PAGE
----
The two other superorders of the Polyneoptera are the Plecopterida, which represents the orders Plecoptera (stoneflies), Emboidea (Embioptera/Embiidina; webspinners), and Zoraptera (angel insects), and the Dictyoptera, which represents Blattodea (cockroaches & termites), and Mantodea (mantids). Two other orders, the Notoptera (ice-crawlers and gladiators) and Dermaptera (earwigs) are also placed in the Polyneoptera but outside the superorders discussed above.

Panorpida

Panorpida or Mecopterida is a proposed superorder of Endopterygota. The conjectured monophyly of the Panorpida is historically based on morphological evidence, namely the reduction or loss of the ovipositor and several internal characteristics, including a muscle connecting a pleuron and the first axillary sclerite at the base of the wing, various features of the larval maxilla and labium, and basal fusion of CuP and A1 veins in the hind wings. The monophyly of the Panorpida is also supported by recent molecular data.

Planorboidea

Planorboidea is a superfamily of air-breathing freshwater snails, aquatic pulmonate gastropod mollusks.All of the gastropods in this superfamily are sinistral in shell coiling.

The monophyly of Planorboidea was confirmed by Albrecht et al. (2007).

Rhabditophora

Rhabditophora (from rhabdito-, rhabdite + Greek -φορος [-phoros], bearer, i.e., "rhabdite bearers") is a class of flatworms. It includes all parasitic flatworms (clade Neodermata) and most free-living species that were previously grouped in the now obsolete class Turbellaria. Therefore, it contains the majority of species in the phylum Platyhelminthes, excluding only the catenulids, to which they appear to be the sister group.

The clade Rhabditophora was originally erected by Ulrich Ehlers in 1985 based on morphological analyses and its monophyly was later confirmed by molecular studies.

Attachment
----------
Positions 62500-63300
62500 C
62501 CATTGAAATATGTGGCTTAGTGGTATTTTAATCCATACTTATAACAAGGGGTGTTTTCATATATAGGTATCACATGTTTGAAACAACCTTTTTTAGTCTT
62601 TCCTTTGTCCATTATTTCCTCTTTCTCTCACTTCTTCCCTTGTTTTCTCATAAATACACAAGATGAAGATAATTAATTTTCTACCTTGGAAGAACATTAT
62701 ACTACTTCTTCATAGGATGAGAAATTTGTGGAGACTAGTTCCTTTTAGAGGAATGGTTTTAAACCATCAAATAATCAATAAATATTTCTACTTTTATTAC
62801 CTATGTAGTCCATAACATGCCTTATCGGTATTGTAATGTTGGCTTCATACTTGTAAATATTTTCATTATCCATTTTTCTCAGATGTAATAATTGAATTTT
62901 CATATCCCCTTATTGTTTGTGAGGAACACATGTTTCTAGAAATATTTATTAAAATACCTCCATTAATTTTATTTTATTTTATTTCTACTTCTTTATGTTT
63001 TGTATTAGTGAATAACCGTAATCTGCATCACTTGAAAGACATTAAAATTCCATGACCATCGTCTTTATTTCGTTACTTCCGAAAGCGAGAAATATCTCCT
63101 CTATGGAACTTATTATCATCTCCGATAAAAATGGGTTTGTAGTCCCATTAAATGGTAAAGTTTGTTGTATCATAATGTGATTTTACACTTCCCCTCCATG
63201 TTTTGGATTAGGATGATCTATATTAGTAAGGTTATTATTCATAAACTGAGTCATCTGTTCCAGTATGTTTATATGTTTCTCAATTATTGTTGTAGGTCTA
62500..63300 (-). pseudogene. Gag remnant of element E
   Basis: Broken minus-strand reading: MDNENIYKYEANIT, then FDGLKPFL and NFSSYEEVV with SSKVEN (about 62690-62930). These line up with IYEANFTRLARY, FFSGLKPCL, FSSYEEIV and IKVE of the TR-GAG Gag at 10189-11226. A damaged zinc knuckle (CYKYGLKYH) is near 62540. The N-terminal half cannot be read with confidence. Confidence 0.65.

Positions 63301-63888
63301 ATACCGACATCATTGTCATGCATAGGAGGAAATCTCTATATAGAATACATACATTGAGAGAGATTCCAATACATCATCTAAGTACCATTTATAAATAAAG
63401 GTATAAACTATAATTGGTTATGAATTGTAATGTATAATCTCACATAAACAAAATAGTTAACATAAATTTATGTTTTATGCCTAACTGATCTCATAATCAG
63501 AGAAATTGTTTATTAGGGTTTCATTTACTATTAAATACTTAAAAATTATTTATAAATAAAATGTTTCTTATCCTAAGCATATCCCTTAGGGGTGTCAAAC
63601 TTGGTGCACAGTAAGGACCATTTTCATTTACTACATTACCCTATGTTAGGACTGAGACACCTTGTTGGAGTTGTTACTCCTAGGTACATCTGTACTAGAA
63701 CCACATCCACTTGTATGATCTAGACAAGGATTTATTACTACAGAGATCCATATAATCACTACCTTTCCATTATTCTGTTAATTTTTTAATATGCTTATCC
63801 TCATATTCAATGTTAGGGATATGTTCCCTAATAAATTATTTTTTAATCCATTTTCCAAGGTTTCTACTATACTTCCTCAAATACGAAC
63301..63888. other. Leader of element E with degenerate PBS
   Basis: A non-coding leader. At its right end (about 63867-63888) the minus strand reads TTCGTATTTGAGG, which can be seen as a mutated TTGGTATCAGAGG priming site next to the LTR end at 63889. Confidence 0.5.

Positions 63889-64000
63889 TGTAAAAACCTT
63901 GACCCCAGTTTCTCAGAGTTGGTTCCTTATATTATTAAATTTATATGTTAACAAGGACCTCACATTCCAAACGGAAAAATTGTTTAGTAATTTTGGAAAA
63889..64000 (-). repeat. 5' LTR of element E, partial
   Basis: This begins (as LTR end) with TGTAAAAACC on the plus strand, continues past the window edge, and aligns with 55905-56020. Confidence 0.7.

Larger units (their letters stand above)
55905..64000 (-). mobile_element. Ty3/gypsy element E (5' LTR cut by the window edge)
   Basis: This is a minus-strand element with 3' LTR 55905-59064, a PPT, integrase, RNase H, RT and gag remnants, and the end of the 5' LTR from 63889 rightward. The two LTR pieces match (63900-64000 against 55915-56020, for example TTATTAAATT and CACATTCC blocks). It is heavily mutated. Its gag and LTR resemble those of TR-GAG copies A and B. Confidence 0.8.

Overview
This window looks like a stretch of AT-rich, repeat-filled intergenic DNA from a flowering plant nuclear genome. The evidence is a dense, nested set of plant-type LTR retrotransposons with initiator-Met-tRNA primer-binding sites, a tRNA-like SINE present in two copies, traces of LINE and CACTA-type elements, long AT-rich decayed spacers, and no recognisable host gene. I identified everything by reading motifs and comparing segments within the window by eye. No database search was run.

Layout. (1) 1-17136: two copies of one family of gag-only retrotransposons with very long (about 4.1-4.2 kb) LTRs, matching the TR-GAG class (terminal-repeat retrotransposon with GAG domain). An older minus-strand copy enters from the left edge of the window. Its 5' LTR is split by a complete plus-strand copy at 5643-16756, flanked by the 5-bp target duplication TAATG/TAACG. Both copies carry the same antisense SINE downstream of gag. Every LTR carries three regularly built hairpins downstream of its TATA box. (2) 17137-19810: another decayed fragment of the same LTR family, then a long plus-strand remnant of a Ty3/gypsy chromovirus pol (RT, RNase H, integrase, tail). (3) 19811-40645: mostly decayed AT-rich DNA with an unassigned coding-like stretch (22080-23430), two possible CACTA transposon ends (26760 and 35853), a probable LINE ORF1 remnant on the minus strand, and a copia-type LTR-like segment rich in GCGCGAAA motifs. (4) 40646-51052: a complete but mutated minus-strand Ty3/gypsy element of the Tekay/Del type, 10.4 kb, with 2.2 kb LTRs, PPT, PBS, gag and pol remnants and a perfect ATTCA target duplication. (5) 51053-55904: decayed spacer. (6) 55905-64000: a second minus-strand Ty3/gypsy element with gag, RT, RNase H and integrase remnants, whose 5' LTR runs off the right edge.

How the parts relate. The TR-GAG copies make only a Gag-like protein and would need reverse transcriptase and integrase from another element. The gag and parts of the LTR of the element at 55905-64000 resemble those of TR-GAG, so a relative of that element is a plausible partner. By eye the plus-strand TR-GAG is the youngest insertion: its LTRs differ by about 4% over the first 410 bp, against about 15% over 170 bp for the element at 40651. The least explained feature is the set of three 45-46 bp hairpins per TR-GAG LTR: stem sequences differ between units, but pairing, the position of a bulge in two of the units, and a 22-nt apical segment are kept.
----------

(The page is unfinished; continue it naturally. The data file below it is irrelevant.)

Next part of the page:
Scalidophora

Scalidophora is a group of marine pseudocoelomate protostomes that was proposed on morphological grounds to unite three phyla: the Kinorhyncha, the Priapulida and the Loricifera. The three phyla have four characters in common — chitinous cuticle that is moulted, rings of scalids on the introvert, flosculi, and two rings of introvert retracts. However, the monophyly of the Scalidophora is not supported by molecular studies, where the position of the Loricifera was uncertain or as sister to the Panarthropoda. Both studies supported a reduced Scalidophora comprising the Kinorhyncha and Priapulida as sister phyla. Their closest relatives are the Panarthropoda, Nematoda and Nematomorpha; thus they are placed in the group Ecdysozoa.

The two species in the genus Markuelia, known from fossilized embryos from the middle Cambrian, are thought to be stem Scalidophorans.

The group has also been considered a single group, Cephalorhyncha, with three classes.

The group is named after the spines (scalids) covering the introvert (head that can be retracted into the trunk).

Sphaeropleales

Sphaeropleales is an order of green algae that used to be called Chlorococcales. The order includes some of the most common freshwater planktonic algae such as Scenedesmus and Pediastrum. The Spaeropleales includes vegetatively non-motile unicellular or colonial taxa that have biflagellate zoospores with flagella that are directly opposed in direction (the DO arrangement): Sphaeroplea, Atractomorpha, Neochloris, Hydrodictyon, and Pediastrum. All of these taxa have basal body core connections.With an increase in the number of taxa for which sequence data are available, there is evidence of an expanded DO clade that includes additional zoosporic (Bracteacoccus, Schroederia) and some strictly autosporic genera such as Ankistrodesmus, Scenedesmus, Selenastrum, and Monoraphidium. The filamentous Microspora has been allied with the coccoid genus Bracteacoccus based on molecular data.

Monophyly of the DO clade is supported by phylogenetic analysis of multi-gene data.

Tritonioidea

Tritonioidea is a superfamily of small sea slugs, nudibranchs, shell-less marine gastropod mollusks in the clade Dendronotida.Tritonioidea is the only superfamily in the clade Dendronotida.

The taxonomy of Bouchet & Rocroi for the clade Dendronotida was largely based on the classification established by Boss in 1982, who in turn based his conclusions on the study by Odhner in 1968.The study of Wägele and Willan, published in 2000, concluded that Dendronotida is monophyletic, although this monophyly had been questioned, based on the wide variety in sperm morphology, in a paper by Healy & Willan in 1991.